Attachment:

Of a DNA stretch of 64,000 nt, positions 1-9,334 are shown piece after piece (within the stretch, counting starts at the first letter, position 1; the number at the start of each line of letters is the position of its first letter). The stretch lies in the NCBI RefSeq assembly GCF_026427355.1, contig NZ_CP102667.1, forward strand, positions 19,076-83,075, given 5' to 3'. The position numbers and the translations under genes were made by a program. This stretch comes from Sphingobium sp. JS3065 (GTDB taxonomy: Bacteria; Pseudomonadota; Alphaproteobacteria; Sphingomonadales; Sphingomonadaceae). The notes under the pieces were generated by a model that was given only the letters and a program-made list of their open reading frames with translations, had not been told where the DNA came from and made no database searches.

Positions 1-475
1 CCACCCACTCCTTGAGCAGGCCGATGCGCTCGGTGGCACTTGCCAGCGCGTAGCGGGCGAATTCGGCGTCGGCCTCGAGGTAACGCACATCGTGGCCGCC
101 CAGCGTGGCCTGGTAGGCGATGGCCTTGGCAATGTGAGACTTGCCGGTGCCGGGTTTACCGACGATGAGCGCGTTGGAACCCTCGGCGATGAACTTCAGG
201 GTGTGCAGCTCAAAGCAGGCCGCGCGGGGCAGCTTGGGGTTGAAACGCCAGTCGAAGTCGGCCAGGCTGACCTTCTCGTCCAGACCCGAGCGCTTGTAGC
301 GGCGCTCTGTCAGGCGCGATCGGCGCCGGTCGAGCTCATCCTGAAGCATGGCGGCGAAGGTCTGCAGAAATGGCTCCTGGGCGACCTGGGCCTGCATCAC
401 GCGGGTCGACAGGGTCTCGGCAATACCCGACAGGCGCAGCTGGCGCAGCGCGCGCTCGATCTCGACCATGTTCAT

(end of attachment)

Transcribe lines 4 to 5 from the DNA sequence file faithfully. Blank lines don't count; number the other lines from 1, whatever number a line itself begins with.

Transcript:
101 CAGCGTGGCCTGGTAGGCGATGGCCTTGGCAATGTGAGACTTGCCGGTGCCGGGTTTACCGACGATGAGCGCGTTGGAACCCTCGGCGATGAACTTCAGG
201 GTGTGCAGCTCAAAGCAGGCCGCGCGGGGCAGCTTGGGGTTGAAACGCCAGTCGAAGTCGGCCAGGCTGACCTTCTCGTCCAGACCCGAGCGCTTGTAGC